Returning to Joseph’s self-discipline, we learn from the text that Joseph did not have children during the famine and even that he may have deliberately limited his offspring before the famine because of his knowledge that it was about to occur: “Now to Joseph were born two sons–when the year of the famine had not set in… (Genesis 41:50)” Rashi comments: “From here [we see] that it is forbidden for a person to have marital relations during years of famine.”
The talmudic source of this proscription is a statement by the sage Resh Lakish (Babylonian Talmud, Taanit 11a). Tosafot clarifies that this stricture applies to one who wishes to act especially piously, as Joseph did, but does not necessarily apply to the rest of the people, as is shown by the fact that Levi fathered Yocheved (Moses‘ mother!) during the famine.
However, the Torah Temimah has a different view on Joseph, explaining that his self-imposed abstention from having children during the famine, while Levi bore Yocheved, teaches that the obligation to refrain from increasing the population during times of communal distress falls specifically on the wealthy, those who already have abundance.
Rabbi Natan Greenberg explains that Joseph’s decision was in part a pragmatic one based on a broad, socially-aware perspective that in times of famine the collective is not served by having more mouths to feed. In addition, even as a high Egyptian potentate, Joseph made a principled decision to involve himself personally in the suffering of his community.
Ba’al HaTurim and Maharim note that Joseph’s actions here merited the blessing that Moses gives him in Deuteronomy that he would increase from the blessing of the land.
Population and consumption are two fundamental drivers of environmental stress. In Joseph’s time, when the vast majority of the population lived much closer to subsistence levels, foregoing another child would have been the appropriate gesture of solidarity and en masse would have made a difference.
In developed countries in today’s world, where fertility is relatively low (and Jewish fertility in a country such as the U.S. particularly low), reducing environmentally significant consumption is much more important.
In today’s globalized, highly interconnected world of instantaneous communication, the notion of the community is necessarily much larger than it was even 50 years ago. Is it acceptable for wealthy Jews in developed nations to follow the current consumerist ethos, with its high attendant levels of energy and material consumption, when people in their cities, country, or world are suffering miserable poverty, are malnourished, and live in environmentally degraded conditions? Particularly when this consumption is indirectly accelerating the world’s environmental decline?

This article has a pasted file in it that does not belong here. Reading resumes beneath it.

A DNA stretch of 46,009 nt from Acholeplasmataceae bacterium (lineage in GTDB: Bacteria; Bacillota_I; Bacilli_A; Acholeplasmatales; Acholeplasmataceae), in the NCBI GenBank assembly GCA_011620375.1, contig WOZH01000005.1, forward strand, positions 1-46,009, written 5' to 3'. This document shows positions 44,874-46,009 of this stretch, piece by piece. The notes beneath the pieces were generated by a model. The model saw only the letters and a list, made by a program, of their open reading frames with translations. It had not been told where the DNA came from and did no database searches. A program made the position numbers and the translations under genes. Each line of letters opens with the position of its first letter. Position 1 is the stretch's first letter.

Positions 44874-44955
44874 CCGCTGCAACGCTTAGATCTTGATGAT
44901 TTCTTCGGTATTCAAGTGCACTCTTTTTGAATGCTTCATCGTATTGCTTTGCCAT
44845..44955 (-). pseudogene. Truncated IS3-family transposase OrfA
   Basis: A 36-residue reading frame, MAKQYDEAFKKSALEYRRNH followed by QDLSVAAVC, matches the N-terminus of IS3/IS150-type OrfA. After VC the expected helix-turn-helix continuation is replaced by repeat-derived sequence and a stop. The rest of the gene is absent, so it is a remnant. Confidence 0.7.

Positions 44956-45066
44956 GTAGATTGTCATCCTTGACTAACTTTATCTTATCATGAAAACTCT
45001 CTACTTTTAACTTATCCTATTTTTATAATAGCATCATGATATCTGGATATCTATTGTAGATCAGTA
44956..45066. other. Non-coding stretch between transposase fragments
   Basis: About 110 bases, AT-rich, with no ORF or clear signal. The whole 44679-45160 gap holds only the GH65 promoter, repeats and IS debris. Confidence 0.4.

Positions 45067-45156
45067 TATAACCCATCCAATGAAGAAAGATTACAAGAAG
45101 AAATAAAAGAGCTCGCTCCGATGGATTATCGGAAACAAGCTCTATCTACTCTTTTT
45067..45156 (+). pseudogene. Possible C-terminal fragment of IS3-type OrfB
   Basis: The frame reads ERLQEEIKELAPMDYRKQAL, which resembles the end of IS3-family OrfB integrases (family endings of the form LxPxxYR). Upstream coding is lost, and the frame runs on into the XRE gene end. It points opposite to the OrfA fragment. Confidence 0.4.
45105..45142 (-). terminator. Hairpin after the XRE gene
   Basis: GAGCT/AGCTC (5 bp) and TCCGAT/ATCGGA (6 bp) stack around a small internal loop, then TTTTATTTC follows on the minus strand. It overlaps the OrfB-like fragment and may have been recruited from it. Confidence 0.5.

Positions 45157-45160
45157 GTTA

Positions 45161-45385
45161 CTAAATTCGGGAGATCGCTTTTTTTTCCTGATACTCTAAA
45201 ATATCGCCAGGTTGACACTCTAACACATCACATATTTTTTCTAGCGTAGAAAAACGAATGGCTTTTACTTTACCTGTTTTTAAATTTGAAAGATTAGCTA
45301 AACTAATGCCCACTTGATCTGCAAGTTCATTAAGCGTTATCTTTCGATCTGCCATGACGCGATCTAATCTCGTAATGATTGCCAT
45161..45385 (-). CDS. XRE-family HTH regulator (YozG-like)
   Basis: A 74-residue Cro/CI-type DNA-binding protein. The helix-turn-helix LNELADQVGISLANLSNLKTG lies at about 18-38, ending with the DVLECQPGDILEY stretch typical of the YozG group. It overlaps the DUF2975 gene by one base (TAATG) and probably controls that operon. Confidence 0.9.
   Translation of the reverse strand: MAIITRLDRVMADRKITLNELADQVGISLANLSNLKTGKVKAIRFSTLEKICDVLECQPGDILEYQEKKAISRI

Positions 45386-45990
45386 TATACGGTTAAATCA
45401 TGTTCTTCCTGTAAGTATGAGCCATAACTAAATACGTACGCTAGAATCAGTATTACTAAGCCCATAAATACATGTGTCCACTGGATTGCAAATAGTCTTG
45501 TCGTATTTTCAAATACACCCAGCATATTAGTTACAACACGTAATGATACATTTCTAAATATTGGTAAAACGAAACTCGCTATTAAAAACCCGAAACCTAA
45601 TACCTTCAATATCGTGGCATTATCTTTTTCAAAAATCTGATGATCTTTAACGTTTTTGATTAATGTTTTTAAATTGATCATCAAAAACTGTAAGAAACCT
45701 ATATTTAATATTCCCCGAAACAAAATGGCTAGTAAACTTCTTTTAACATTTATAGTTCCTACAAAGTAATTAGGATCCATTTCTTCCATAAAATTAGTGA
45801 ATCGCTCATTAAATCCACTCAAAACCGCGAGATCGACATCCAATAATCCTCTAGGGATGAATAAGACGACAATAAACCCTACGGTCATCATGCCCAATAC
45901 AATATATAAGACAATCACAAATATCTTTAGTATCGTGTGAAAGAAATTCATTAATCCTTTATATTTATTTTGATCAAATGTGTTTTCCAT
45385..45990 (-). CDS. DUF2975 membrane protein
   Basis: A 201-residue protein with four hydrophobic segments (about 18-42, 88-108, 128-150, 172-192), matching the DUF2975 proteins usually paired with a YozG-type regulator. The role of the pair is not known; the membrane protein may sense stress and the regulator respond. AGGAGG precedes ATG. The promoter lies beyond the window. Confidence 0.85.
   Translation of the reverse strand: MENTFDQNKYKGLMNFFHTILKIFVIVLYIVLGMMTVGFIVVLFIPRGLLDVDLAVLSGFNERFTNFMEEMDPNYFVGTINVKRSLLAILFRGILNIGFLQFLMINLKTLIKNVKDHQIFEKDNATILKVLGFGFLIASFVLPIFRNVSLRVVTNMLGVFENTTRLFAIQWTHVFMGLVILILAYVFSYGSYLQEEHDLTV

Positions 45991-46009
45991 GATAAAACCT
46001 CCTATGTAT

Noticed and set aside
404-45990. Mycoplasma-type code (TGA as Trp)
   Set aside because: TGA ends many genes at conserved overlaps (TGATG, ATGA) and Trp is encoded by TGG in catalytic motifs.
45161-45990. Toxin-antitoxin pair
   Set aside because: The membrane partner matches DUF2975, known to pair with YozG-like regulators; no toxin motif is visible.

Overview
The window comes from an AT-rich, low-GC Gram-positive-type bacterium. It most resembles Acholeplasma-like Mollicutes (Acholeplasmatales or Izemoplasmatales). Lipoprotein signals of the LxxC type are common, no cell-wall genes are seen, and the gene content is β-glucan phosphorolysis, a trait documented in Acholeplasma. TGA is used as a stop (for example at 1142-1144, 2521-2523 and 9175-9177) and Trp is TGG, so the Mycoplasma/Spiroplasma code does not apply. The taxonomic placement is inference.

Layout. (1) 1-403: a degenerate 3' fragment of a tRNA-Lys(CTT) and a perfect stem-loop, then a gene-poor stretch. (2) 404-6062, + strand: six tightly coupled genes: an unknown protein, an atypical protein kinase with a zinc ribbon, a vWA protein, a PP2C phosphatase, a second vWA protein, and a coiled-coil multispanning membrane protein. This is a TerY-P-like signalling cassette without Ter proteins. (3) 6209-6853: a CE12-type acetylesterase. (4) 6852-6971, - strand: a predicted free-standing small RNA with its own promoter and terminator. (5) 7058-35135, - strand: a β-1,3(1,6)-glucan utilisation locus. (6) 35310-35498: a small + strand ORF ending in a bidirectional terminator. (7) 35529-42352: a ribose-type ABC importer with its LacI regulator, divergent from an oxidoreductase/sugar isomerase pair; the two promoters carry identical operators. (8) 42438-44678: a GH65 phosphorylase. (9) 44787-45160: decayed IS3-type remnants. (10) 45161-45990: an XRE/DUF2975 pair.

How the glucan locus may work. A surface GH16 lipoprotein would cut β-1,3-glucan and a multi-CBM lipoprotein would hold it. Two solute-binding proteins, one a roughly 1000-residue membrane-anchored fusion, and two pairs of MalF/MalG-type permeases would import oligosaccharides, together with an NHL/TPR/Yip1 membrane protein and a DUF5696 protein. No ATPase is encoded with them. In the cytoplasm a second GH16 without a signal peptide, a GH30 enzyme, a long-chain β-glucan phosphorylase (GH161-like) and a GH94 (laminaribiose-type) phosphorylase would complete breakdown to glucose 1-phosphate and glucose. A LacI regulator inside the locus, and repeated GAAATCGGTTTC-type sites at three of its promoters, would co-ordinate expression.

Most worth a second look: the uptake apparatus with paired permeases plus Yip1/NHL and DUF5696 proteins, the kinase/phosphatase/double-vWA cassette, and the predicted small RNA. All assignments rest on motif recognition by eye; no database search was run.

As a fundamental matter of energy policy, to ensure long-term energy access and security for everyone, developed countries must moderate their high energy consumption so that energy resources are available and affordable to lift the world’s poorest out of poverty–without exceeding the earth’s ecological carrying capacity. This is as much a moral issue as a matter of technology or economics, and as such it requires strong national-political commitment, and personal ethical commitment.
The implication today is that in a world in which a large percentage of the population is suffering privation in basic needs, including food and water, and in which rampant consumerism is driving a significant part of the global environmental decline–which impacts the poor disproportionately more than others–the wealthy can reign in their environmentally significant consumption and do not always have to live to the fullest extent of their economic abilities.
We should refrain from overconsumption when others in the world are suffering extreme (financial and ecological) poverty now and when indications are mounting that today’s ecological recklessness is impoverishing the world for the future.
Channeling more funds into helping the less fortunate rather than indulging in more highly material and energy-consuming goods and leisure activities is tzedakah (charity) for people and tzedek (justice) for the earth. We should replace today’s model of immediate material gratification as well as conspicuous consumption with Joseph’s model of foresight, self-discipline, and concern for the common good.
Pronounced: AHVR-rah-ham, Origin: Hebrew, Abraham in the Torah, considered the first Jew.
Pronunced: TORE-uh, Origin: Hebrew, the Five Books of Moses.